But that requires them to buy the app just to control my garage doors… correct?

The other approaches are great alternatives too.

Twilio is probably a bit more effort to get setup, but it also has no hardware dependencies. If you already had a spare Android device, then the Tasker approach is great as you can just use what you already have. But if you don’t already have an Android device, then it might make sense to go through the bit of extra effort to get Twilio setup, especially if the DTH @ritchierich linked to already connects things together.

That being said, you could also repurpose the Android device to do other things like serve as a dashboard, motion sensor, camera, etc, etc.

The web-based dashboard approach is also a good approach. With either setup, your friends would have to remember something. With the text message, they’d need to program the number into their phone. With the dashboard, they’d need to bookmark the address.

The other nice thing about texting is most phones support texting by voice now: eg. "Hey Siri, text Andrew's Garage 'open sesame'"

Yes, ActionTiles does require a purchase, but it does come with a 2 week free trial before needing to be purchased. You may only need to give them access to the garage door today, but you may find that you want to add additional tiles to a panel that they can access or a different panel created for someone else with more than just access to the garage door in the future.

With AT, you have a 1 to 1 device equivalent from SmartThings and can display only the things you want shown and when those devices you want to display on the panel, they can be pin code restricted (when they press the Tile, they are required to enter a 4 digit code) before being able to open/close or turn on/off a device. Just an additional avenue to look at.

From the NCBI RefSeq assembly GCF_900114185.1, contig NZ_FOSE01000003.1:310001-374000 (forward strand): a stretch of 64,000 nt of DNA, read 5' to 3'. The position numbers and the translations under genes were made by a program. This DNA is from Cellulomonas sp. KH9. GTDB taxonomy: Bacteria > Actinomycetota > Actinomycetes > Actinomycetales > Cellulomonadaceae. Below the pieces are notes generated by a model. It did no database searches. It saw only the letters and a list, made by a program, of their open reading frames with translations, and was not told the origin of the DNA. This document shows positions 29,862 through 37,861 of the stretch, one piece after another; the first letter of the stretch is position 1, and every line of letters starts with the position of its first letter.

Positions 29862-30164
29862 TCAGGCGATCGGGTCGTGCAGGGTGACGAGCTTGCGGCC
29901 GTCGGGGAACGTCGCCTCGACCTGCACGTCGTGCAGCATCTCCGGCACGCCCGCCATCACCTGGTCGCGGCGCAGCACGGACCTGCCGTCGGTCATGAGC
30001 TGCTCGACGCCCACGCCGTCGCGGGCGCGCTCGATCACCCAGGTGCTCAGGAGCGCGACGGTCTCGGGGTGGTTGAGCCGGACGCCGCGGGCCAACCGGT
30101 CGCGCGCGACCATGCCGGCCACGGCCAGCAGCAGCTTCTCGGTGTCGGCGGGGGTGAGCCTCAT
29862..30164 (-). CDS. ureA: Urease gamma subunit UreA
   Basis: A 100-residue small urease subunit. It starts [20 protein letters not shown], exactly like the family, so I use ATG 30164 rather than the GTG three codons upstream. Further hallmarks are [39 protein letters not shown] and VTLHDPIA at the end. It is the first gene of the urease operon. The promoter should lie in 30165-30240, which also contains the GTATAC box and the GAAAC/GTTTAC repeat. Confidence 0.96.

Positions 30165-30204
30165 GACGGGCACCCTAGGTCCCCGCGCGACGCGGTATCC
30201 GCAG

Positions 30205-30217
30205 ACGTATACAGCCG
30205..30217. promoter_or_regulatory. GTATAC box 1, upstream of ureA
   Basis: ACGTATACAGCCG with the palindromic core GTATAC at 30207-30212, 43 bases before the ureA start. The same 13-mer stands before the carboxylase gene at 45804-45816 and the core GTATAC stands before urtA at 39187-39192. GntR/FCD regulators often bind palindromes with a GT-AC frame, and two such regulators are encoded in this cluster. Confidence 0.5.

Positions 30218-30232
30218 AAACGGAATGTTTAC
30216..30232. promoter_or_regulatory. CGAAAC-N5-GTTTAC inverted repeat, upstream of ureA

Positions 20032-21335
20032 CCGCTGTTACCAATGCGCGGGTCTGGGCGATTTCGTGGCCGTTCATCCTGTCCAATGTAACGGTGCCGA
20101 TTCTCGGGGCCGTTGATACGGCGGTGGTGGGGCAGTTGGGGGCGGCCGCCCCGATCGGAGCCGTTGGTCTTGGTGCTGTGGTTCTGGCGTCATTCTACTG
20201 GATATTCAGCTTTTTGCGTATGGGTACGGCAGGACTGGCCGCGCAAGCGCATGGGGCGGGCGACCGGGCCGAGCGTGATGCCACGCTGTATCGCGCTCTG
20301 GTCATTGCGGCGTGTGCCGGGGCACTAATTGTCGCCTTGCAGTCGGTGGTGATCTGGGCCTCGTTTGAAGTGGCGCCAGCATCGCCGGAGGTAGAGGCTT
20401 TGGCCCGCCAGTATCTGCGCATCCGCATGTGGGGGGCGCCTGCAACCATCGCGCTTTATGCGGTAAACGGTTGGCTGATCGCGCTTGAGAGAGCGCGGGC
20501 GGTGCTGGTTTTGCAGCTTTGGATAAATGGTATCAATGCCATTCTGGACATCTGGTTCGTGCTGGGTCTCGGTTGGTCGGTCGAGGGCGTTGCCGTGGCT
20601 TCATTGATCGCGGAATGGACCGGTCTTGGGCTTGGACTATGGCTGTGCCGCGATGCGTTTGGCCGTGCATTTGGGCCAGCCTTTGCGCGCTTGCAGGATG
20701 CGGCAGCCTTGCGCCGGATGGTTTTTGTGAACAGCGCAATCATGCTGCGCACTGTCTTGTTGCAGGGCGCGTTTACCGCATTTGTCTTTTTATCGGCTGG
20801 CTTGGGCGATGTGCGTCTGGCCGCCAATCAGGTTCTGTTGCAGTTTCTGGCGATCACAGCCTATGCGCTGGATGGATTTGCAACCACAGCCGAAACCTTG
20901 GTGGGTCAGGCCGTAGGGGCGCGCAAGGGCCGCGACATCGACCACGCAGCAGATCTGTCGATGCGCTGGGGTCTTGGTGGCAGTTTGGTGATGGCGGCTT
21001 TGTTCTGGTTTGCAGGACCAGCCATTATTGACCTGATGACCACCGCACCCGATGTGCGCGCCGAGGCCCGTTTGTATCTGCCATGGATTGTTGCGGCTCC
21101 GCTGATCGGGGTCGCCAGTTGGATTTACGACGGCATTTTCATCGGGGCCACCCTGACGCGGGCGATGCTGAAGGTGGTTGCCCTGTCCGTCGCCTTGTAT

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They don’t have to buy the app, you would. But once you create a panel you can share it with anybody. It is just a web page. They do have to have a login, but that doesn’t cost anything. I do this for a neighbort to give her access to control our alarm and doors if needed.

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Here’s an idea how things would look in the Tasker approach:

  1. Create a new Profile → Event → Phone: Received Text
  2. Configure the profile with your desired filters (who it came from, what the message says)
  3. Configure the action to open your garage


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Would it work equally well to run Tasker and Sharptools on OP’s own Android device? Then the housesitter could just text him the magic word with no extra equipment. It does rely on his phone being available though, so no good if he’s on a plane or out of the country / service area.

Yes, it could run on his own device assuming he had an Android phone.

The caveats you mentioned are why I would normally recommend a dedicated device for this kind of thing.

I’ve seen some similar automations where it was fine to run directly on their own device. For example, I had one user flash lights in their house whenever their phone rings (great use case for the deaf).